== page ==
A record crowd joined us for the celebration of excellence – over 230 attendees joined us to applaud the honorees for their great contributions and untold stories of remarkable inspiration and success. It was my privilege to embrace this unique moment to thank those who work so hard on our behalf, to recognize the truly outstanding people in our community, and to celebrate the hope and commitment to change that was so evident in their comments throughout the evening.
Click here for information about the honorees
Over the last few months, as I have traveled to witness the persistence of one family in the hope for children in Haiti, to study St. Vincent de Paul in France, and to embrace educational partnerships in Vietnam, I have experienced the lasting imprint of one mission – the charism of the Vincentians in their commitment to transformative service and in their far-reaching influence.
This Vincentian heritage inspires a call to action to develop sustainable strategies to address core issues of poverty… a footprint that is uniquely represented through the three Vincentian Universities in the United States – Niagara, St. John’s, and DePaul. The cycle of scarcity and poverty endured by so many people throughout the world is at the heart of the work we do as Vincentians. The graduates of Niagara University participate in this shared experience through their studies, their community engagement in service, and their research – experiences which will shape their contributions and leadership throughout their lives and careers. Experiences which will become the distinguishing difference in their life’s journey and the opportunities the future holds for them.
From these experiences, challenges and responsibilities will emerge as well. No one has said that this commitment to serving those most in need would be easy. They have said it must be done; we must regard aid to the poorest and most vulnerable in our world as a fundamental duty. We will bring our experiences to the question of how it must be done. Our mission calls on us to strive for innovation and excellence in the work we do as advocates for those in need and to support the development of programs and strategies that will make a difference in local communities and the larger world. Let’s, therefore, extend our experiences – domestic and global – in a strategic way so that actions emerge and we develop the persistence to stay the course and truly make a difference in our world.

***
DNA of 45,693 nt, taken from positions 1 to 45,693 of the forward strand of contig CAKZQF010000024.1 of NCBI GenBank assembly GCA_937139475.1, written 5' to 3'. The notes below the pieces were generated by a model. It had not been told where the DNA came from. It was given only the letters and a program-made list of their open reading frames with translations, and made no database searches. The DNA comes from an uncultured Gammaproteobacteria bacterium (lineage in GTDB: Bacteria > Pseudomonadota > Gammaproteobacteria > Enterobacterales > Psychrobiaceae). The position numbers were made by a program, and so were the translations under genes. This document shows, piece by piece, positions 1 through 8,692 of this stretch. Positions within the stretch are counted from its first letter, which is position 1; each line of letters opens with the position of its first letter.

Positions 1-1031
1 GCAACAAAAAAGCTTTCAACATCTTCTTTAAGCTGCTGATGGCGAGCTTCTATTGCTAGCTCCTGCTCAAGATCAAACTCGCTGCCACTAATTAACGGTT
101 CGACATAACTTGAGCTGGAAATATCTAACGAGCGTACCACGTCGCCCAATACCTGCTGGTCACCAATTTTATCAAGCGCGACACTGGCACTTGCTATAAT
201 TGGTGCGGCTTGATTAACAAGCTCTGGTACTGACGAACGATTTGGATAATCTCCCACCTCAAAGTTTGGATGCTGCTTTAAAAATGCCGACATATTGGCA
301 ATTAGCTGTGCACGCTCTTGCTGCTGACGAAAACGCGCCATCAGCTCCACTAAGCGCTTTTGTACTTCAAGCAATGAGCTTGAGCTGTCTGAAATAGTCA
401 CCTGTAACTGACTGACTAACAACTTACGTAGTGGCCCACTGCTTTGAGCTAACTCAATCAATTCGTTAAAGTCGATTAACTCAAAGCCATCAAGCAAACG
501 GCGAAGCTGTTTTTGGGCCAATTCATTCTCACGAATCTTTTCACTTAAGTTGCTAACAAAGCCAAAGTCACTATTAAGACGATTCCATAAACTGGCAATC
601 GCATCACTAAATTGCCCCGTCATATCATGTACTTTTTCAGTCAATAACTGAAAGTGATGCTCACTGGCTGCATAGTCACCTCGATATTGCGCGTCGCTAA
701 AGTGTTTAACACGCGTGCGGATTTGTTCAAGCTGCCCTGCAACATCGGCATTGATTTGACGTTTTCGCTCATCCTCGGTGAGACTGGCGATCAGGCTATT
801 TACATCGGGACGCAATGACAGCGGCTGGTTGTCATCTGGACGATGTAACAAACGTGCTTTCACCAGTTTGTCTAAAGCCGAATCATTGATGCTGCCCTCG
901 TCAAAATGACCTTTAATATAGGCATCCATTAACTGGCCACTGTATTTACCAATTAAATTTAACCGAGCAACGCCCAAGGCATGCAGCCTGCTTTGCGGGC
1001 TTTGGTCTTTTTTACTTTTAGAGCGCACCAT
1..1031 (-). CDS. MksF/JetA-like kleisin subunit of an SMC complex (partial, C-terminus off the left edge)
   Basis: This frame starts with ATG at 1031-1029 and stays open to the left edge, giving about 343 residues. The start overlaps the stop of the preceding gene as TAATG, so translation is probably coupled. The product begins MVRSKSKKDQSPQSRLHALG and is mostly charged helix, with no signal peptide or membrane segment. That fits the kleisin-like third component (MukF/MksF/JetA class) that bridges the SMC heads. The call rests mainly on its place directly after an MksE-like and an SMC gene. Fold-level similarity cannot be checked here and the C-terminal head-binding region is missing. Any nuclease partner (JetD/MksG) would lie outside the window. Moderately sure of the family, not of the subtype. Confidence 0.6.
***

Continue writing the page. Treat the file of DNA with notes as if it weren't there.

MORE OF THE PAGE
Through our Vincentian mission, we ask …
What must be done? and How must it be done?
Our journey in France allowed us to walk through cities where these questions began to unfold in the life of St. Vincent de Paul. We gathered in Folleville realizing that we would not have our community of Vincentians had it not been for the history of all that transpired in that town – the question of “what must be done” was asked here.
We walked the path in Chatillon-sur-Chalaronne where the townspeople came to assist a neighbor in need – with so much food, St. Vincent knew that we needed to organize the great charity of people – “how must it be done” was asked here, providing a clear example of systems change.
As leaders, we must think about the effectiveness of our ‘best efforts’ if not organized and sustainable. Our greatest challenges in serving those most in need require this systems thinking – a purposefully planned and organized use of the goodness of people, the professionalism and knowledge of the related disciplines, and the effective use of resources. The transformation that is needed to address issues of poverty today requires nothing less.
Our journey continues; however, I am struck by the relevance of these two questions (what must be done and how should it be done) in our leadership and in the issues facing our schools, families, and communities. My question becomes … how are we answering them?
As a Vincentian university, our mission inspires our studies, our service, our research, and our professional commitment to serving those most in need. We are joined in this mission by the other Vincentian Universities – DePaul University in Chicago and St. John’s University in New York City.
What a privilege, therefore, to be asked to participate in the Vincentian Mission Institute to study St. Vincent de Paul and St. Louise de Marillac. This provides is with an opportunity to think about the importance of the Vincentian mission as we prepare leaders across all disciplines of study.
We are now in France following the footsteps of St. Vincent. We initiated our trip in his birthplace in Dax (the Berceau) and will make our way to Paris. I am interested in the transformational role of St. Vincent as he began his life as an ambitious and successful man, bringing what seems to me to be a commitment to systems thinking and sustainability to his work with the poor. In the professions of education and human services (among others), we are challenged by the need to influence systems that will sustain reforms and change the course of opportunity for those who are under-served.
So as I enjoy the pastries during this journey through France. I will reflect on the contemporary application of our mission given the pressing issues we face today.